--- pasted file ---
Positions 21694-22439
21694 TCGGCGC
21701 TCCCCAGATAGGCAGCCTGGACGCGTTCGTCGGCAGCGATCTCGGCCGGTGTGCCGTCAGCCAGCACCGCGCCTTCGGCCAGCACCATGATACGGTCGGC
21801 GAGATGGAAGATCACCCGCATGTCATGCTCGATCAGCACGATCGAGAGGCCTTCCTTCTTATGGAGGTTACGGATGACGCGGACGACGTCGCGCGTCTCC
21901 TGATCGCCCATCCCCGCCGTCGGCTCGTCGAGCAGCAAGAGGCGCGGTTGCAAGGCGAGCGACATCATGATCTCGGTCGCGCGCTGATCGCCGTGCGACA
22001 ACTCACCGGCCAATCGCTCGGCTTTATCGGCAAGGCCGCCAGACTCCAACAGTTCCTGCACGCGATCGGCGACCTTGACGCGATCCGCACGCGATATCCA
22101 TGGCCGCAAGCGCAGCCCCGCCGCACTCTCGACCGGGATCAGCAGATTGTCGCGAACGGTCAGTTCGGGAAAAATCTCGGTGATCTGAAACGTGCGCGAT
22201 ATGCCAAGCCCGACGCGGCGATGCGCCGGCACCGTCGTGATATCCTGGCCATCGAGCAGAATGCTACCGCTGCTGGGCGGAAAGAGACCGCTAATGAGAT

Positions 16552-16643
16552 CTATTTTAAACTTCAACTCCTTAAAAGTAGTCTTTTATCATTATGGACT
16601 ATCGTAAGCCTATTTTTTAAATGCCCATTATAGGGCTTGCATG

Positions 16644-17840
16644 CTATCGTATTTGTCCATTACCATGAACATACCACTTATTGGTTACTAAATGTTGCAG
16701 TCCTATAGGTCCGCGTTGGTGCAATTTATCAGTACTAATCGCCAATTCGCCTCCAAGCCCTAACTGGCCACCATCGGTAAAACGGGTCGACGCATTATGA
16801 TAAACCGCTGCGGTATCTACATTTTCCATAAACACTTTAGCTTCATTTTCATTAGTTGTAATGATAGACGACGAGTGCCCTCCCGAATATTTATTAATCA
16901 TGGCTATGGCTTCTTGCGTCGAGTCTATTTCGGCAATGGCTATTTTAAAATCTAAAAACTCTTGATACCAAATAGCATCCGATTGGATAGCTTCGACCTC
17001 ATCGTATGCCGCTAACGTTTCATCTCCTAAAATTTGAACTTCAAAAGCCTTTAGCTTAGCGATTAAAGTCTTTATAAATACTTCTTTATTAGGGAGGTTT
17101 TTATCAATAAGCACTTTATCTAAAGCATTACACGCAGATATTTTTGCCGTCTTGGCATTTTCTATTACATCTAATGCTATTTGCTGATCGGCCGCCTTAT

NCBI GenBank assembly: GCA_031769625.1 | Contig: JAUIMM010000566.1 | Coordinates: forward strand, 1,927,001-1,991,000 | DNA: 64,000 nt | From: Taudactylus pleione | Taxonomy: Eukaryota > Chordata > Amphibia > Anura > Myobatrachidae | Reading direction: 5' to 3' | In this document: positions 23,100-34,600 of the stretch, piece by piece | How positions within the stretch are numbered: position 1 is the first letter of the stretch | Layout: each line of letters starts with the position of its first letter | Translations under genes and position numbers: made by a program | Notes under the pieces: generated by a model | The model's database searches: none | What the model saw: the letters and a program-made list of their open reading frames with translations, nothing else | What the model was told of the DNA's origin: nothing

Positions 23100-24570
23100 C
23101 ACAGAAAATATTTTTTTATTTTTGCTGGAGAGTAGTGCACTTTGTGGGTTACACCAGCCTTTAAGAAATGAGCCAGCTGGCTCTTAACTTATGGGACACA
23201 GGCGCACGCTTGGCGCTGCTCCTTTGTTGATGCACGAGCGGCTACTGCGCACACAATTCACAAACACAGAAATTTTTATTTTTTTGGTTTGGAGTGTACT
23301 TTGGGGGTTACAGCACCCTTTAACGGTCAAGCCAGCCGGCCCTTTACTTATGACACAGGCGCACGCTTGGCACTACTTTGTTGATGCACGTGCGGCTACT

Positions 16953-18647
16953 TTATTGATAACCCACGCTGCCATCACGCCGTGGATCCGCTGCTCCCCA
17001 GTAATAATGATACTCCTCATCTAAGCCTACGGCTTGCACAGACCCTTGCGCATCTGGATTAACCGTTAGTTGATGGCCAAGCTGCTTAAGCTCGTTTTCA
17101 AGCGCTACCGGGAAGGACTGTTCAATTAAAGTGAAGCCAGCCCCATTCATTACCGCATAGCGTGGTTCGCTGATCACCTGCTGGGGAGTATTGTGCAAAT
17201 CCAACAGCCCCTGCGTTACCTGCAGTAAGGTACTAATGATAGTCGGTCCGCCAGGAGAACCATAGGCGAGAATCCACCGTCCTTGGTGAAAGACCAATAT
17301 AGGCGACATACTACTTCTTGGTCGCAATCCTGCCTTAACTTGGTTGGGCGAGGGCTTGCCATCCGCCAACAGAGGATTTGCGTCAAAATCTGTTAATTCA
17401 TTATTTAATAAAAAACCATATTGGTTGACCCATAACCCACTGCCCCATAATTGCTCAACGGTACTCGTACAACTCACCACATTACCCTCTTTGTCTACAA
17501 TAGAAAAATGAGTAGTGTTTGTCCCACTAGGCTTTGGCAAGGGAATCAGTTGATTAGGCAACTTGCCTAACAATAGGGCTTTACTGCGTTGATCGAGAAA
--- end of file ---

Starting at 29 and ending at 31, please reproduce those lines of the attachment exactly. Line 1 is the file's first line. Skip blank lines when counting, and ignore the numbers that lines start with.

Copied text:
17201 CCAACAGCCCCTGCGTTACCTGCAGTAAGGTACTAATGATAGTCGGTCCGCCAGGAGAACCATAGGCGAGAATCCACCGTCCTTGGTGAAAGACCAATAT
17301 AGGCGACATACTACTTCTTGGTCGCAATCCTGCCTTAACTTGGTTGGGCGAGGGCTTGCCATCCGCCAACAGAGGATTTGCGTCAAAATCTGTTAATTCA
17401 TTATTTAATAAAAAACCATATTGGTTGACCCATAACCCACTGCCCCATAATTGCTCAACGGTACTCGTACAACTCACCACATTACCCTCTTTGTCTACAA